To be successful in the food and beverage processing world, processors must keep up with the ever-increasing pace of innovation in operations. Plant and equipment design standards are always on the move, and we spoke with Paul Krechel, vice president of Sales, Service and Parts for Deville Technologies to get his take on how collaboration between processors and vendors can help the industry keep up.
Food Processing: Discuss how Deville Technologies’ approach to innovation differs from other equipment manufacturers out there who serve the food industry.
Paul Krechel: It’s an exciting topic for us. We based our whole business on innovation and R&D behind the scenes. We have a fairly large-sized sales team, but we don’t approach it just as sales; we approach it as R&D. Clients come to our innovation center to start testing their product — especially when it’s new products. We can either do [the testing] on our equipment and create new products for the industry, or we develop new pieces of equipment and innovation of our systems with them so that it supplies both them and the rest of the industry down the road. We’ve tried to become more collaborative over just a decade, and everything has shifted more toward that behind-the-scenes testing.
FP: How did the client centered R&D partnership drive Deville Technologies toward innovative hygienic designs for its cutting equipment?
PK: We started with our standard cheese shredding equipment and found that, indeed we have a typical shred that’s maybe used on pizzas and available on retail shelves, but customers wanted the flexibility of having one machine for different applications. For instance, they wanted us to do grating, flaking and different types of shreds, as opposed to just the v-cut shred. This led us to manufacture, innovate and create new shred discs and add new equipment that would accommodate the different applications in one machine. We’ve been able to, with the partnership of our clients, create new equipment — and without them we wouldn’t have innovated in that way.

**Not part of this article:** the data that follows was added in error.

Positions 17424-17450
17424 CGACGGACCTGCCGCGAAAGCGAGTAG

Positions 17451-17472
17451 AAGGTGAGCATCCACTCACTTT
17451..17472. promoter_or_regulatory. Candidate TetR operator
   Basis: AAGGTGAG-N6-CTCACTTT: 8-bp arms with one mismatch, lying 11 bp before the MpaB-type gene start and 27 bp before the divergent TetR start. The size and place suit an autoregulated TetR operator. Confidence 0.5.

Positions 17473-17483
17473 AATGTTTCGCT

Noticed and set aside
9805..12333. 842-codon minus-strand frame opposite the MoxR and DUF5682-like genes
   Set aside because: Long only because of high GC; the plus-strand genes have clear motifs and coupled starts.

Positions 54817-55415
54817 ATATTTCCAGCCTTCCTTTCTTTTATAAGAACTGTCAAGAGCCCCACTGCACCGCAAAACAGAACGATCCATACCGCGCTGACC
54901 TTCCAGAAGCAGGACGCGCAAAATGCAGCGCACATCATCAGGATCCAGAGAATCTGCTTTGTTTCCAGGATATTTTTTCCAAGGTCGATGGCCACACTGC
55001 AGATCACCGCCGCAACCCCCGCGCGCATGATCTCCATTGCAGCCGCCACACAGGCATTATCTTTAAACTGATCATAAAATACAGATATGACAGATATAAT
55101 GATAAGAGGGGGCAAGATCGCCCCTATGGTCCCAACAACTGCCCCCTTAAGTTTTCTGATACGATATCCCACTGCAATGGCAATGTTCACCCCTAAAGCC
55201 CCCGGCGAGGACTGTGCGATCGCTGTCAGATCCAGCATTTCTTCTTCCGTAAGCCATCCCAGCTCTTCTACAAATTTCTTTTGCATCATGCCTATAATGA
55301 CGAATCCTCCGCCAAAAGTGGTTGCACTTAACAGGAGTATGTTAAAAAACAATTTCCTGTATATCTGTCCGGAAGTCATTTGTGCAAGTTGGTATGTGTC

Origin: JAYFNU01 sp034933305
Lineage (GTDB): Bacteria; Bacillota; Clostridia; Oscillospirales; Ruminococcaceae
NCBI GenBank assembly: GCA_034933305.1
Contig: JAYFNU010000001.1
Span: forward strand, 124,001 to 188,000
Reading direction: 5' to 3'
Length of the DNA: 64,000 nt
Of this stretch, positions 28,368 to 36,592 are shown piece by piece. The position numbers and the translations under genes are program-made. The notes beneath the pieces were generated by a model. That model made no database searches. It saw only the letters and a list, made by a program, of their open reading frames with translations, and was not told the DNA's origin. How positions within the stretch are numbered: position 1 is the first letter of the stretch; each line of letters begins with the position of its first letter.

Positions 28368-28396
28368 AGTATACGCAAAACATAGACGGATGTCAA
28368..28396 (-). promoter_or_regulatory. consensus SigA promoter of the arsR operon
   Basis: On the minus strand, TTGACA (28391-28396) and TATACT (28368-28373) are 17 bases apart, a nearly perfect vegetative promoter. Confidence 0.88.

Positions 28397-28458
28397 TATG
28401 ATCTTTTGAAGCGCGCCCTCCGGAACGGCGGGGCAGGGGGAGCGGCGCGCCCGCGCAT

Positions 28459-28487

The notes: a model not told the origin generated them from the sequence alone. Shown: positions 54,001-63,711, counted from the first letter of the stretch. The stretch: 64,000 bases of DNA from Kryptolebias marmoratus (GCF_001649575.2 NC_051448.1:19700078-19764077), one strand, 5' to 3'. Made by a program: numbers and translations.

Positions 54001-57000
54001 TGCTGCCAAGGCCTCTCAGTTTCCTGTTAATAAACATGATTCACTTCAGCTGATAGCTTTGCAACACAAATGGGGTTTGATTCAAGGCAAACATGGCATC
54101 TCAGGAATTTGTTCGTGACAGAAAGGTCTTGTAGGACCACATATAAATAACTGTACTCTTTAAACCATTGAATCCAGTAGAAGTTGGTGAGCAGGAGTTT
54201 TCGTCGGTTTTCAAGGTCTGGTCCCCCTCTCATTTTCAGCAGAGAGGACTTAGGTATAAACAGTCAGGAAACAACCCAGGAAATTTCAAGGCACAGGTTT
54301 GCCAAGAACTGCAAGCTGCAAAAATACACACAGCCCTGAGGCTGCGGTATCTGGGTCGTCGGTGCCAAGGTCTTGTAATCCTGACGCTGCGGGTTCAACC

FP: What other equipment design changes were implemented over the years using feedback from clients?
PK: We really took to heart what our customers were saying about sanitary design. Our brand has been promoted because of the high sanitary design and hygienic equipment that we offer, and we’re constantly improving. For example, a lot of equipment that you see in the food processing industry has horizontal surfaces that can attract and keep water, which then may attract bacteria. Our new designs make sure that water doesn’t stand on the equipment and moves away from the equipment as soon as possible. When we’re talking about sanitary design, it’s something that we’ve applied to one piece of equipment and then throughout our full systems … from product handling all the way to the packaging scale.
FP: What other at-large industry trends have influenced the work Deville Technologies has been doing with its clients. Are there any other macro trends that have really influenced that collaboration?
PK: From the inception, we’ve tried to make our equipment easy to use. Now we’re seeing even fewer mechanics, fewer operators that are involved with the equipment. For this reason, taking the equipment apart and manipulating it for it to function cannot be a long, tedious process. For example, only four pieces of tooling are required to take part and assemble one of our complete line solutions, which takes up an entire plant.